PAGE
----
Biden’s comments toward Israel are considerably more measured than his views on Saudi Arabia and Turkey, but his proposed policies raise valid concerns. The President-elect repeatedly emphasizes that he is a friend of Israel, however, Biden intends to “restore” U.S.-Palestinian diplomatic ties and provide assistance to the Palestinian people. Does this approach coupled with an emphasis on human rights open up avenues to pressure Israel regarding its presence in the West Bank? Will he use it to push Israel to the negotiating table?

The other concern of allies is Biden’s relative indifference to their security. This is demonstrated by Biden’s enthusiastic support of Kurdish militias in Syria and rejoining the Joint Comprehensive Plan of Action (JCPOA) also known as the Iran nuclear deal. Allies diametrically oppose both policies and have been opposed to them for quite some time, yet the President-elect appears intent on pursuing them.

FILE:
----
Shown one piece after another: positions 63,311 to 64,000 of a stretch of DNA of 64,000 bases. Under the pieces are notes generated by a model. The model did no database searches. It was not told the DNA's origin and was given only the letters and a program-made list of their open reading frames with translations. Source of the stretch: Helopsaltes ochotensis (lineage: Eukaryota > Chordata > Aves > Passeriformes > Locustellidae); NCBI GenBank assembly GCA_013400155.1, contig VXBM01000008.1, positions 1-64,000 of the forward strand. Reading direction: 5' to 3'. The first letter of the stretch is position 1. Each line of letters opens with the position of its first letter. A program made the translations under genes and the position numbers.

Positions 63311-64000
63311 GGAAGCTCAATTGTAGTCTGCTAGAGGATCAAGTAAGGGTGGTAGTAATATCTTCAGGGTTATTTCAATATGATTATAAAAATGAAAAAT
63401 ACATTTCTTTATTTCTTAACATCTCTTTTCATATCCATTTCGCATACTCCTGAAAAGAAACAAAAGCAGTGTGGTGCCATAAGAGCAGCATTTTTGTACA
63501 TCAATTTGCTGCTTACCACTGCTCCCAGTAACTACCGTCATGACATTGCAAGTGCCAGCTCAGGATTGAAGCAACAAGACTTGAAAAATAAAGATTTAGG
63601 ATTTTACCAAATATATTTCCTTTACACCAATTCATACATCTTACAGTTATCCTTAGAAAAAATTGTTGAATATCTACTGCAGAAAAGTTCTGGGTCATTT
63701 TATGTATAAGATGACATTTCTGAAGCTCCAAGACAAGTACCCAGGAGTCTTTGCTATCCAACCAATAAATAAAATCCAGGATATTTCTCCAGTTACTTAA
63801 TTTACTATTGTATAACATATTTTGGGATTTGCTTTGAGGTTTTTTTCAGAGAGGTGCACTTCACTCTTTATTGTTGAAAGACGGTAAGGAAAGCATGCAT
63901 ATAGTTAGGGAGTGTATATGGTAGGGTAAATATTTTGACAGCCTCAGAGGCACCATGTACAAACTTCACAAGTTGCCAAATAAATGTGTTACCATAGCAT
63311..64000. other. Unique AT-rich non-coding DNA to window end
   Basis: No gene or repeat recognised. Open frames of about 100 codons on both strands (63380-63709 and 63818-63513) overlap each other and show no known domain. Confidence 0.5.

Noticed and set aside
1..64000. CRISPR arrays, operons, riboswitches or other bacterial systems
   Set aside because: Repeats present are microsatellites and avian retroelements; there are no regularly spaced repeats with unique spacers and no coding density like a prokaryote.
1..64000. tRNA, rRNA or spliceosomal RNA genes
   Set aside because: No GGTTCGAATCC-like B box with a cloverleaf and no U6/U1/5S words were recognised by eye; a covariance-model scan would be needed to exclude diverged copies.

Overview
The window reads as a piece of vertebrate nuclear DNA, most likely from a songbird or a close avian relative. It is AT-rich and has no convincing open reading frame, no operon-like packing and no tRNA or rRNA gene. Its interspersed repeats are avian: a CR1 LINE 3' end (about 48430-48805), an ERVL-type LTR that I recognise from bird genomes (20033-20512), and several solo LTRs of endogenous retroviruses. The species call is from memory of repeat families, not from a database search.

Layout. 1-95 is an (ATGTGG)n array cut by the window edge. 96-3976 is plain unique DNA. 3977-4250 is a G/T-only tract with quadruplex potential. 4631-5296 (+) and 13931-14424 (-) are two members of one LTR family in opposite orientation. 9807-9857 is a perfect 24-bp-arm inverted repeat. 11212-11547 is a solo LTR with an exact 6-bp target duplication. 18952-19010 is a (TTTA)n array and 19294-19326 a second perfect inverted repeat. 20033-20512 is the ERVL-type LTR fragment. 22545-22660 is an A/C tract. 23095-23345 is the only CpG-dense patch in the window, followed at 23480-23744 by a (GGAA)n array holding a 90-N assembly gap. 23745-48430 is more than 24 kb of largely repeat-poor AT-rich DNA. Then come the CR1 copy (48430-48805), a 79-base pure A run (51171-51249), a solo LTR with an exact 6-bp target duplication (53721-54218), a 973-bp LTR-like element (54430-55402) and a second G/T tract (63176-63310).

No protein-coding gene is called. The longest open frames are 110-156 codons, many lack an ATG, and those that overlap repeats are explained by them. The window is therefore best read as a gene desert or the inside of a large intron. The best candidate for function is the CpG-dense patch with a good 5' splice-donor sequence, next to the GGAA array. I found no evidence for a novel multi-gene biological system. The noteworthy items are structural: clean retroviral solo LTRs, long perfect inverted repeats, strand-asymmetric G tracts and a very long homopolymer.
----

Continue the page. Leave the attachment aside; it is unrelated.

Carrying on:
Biden and his advisors believe the continued support of Kurdish militias (i.e. the People’s Protection Units (YPG)) in northeastern Syria is critical to ensuring a U.S. role in the termination of the war and the realization of a new government in Syria. It is a policy that causes great friction in U.S.-Turkish relations. Turkish authorities view the YPG as a terrorist organization because of their ties to the Kurdish Workers Party (PKK). The PKK is responsible for the deaths of thousands of Turkish citizens during the last four decades.